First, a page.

We do like to frequent restaurants that offer the added benefit of relaxation--such as Cracker Barrel.  

Here at Aunt Louise's house, where I have been parked and living in my RV for these last four months, the internet reception comes only in small spurts.  I have typed endless tidbits of relevant news only to discover I cannot return to the web to save it.  So today I am trying again and as soon as I complete this posting I will dash the 7 miles into Aledo to the library and use their WiFi to post. 

BTW, this road runner  has become a good friend.  I can get within a few yards now before he goes "Beep Beep", stretches out in a near straight line and dashes off into the brush with his legs moving so fast you can barely see them.  

Jo got a chance to re-unite with cousin, Jerry, and meet his family.  Jo and Jerry were pre-teen pals and it has been about 55 years since they've seen each other.  

Jerry's wife, Kathy; daughter, Chelsea; and son-in-law, Blake, got to hear all the goofy "Remember When" stories over our Mexican lunch.

Sigh Me prefers to be left alone, and thinks there is too much sun in Texas.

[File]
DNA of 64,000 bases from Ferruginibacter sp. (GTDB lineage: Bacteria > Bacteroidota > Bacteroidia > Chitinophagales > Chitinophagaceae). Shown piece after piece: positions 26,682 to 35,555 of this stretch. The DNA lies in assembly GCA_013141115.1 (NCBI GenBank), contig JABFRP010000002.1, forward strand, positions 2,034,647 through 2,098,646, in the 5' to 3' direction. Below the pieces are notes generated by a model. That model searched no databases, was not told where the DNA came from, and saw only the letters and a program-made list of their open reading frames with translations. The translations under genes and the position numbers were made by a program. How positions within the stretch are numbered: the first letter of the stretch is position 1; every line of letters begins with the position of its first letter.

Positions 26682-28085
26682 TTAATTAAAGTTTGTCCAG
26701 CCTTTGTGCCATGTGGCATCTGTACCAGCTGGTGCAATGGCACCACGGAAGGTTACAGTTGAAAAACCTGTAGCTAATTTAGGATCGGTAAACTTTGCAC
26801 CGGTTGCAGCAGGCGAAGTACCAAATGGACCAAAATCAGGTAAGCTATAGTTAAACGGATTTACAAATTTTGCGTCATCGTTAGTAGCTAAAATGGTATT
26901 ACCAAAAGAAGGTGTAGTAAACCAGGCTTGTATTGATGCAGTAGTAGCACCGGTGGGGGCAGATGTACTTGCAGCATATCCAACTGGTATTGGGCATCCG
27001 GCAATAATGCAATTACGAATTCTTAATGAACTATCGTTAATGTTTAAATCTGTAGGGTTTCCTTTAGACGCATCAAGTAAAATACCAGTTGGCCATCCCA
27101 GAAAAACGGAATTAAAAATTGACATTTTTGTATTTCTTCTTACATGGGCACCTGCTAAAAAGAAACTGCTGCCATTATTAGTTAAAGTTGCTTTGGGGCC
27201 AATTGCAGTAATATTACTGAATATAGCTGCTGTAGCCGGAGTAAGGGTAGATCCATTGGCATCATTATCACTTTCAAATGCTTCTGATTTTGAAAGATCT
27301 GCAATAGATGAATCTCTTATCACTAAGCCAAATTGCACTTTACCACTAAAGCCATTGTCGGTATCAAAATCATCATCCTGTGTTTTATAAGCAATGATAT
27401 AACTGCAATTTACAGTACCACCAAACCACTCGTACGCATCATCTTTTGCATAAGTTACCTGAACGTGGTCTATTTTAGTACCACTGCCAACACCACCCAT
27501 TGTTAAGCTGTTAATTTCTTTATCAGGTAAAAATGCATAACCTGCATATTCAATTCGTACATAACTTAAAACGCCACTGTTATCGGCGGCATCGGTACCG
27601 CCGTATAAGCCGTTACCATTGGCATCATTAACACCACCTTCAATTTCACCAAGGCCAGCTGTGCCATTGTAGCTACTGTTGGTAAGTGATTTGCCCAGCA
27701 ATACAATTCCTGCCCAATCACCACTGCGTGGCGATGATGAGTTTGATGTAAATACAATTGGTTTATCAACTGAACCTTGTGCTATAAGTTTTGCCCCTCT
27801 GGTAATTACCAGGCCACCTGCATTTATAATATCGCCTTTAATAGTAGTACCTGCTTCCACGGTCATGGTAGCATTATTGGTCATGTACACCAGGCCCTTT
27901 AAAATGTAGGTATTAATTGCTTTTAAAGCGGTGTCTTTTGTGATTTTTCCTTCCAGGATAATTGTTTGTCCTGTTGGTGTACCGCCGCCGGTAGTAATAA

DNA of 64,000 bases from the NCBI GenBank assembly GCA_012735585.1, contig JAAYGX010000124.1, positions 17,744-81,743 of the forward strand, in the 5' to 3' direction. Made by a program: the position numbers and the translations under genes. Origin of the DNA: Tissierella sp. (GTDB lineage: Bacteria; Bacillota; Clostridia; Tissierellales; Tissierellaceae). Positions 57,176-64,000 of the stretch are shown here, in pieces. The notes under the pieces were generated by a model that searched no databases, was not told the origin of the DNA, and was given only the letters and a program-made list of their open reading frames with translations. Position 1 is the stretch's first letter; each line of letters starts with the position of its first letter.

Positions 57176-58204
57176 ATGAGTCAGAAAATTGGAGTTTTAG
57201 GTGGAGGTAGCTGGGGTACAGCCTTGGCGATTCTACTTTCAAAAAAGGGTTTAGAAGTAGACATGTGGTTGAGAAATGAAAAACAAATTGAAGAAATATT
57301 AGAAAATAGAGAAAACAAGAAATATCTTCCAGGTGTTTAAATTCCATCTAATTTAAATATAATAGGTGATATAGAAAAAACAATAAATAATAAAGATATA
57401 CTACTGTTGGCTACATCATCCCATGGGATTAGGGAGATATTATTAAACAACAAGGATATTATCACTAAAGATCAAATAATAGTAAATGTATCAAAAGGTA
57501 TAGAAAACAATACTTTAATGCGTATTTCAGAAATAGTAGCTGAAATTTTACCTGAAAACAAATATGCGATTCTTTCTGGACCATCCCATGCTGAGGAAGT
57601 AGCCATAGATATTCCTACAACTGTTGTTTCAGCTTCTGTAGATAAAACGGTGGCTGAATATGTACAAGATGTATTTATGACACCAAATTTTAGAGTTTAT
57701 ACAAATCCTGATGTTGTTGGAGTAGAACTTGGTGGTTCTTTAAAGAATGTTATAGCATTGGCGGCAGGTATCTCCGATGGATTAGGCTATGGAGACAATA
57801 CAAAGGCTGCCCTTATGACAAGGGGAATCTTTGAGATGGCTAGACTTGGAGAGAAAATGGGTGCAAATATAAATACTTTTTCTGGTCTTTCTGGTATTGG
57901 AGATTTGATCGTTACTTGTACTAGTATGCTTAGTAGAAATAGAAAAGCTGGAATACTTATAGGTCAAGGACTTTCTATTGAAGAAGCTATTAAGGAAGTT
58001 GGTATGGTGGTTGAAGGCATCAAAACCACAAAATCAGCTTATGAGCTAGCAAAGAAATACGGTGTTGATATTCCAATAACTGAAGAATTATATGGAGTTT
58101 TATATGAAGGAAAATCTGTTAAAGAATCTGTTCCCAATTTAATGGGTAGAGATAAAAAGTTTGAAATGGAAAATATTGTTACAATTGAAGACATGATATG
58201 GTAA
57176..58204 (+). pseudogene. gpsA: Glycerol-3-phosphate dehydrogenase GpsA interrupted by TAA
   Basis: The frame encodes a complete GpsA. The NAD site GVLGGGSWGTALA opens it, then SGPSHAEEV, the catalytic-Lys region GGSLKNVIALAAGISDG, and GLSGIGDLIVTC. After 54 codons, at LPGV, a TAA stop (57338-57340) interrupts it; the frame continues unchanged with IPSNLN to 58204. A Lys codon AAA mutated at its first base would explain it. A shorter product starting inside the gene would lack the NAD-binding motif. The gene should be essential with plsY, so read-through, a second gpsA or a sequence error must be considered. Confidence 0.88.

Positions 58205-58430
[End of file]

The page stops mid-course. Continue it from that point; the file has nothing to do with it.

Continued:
But I think there is too much humidity....

These were my morning pills & supplements.  I have never seen them do this before.  I have also discovered that towels do not dry and laundry has to be done every 4 days to keep the mildew from happening.  Ugh!  

Yesterday, I drove Jo, in her cute little sleeveless sundress, to the airport and said, "farewell".  It was an hour later that I discovered she had left her jacket behind and I feared she would get cold on the plane but it was too late to get the jacket to her.  When she arrived home she called me and I asked her if she got cold.  "Nope," was her reply.  And in pure 'Jo-fashion' she explained that when she dressed that morning, in the last minute, she stuffed her housecoat into her carry-on bag.  She simply donned it over her sundress and proudly wore it all the way home.  All she was missing were a few curlers in her hair and a little cold cream on her nose.

Thursday, August 28, 2014

It is called 'Survival of the Fittest'

Aunt Louise and I went to lunch yesterday and parked right next to this 'relic'.

I was particularly captivated by the handicapped placard in the window (did that apply to the driver or the car?) and the....

decoration on the front grill.

We never had a chance to see this wonder car in action, and I was skeptical that it had even arrived under its own capacity.  But, lo and behold, it was mysteriously gone when we returned after lunch.

You know you are in Texas by the decorations on the restaurant walls, and the...

inevitable 'Roadkill Menu' on display.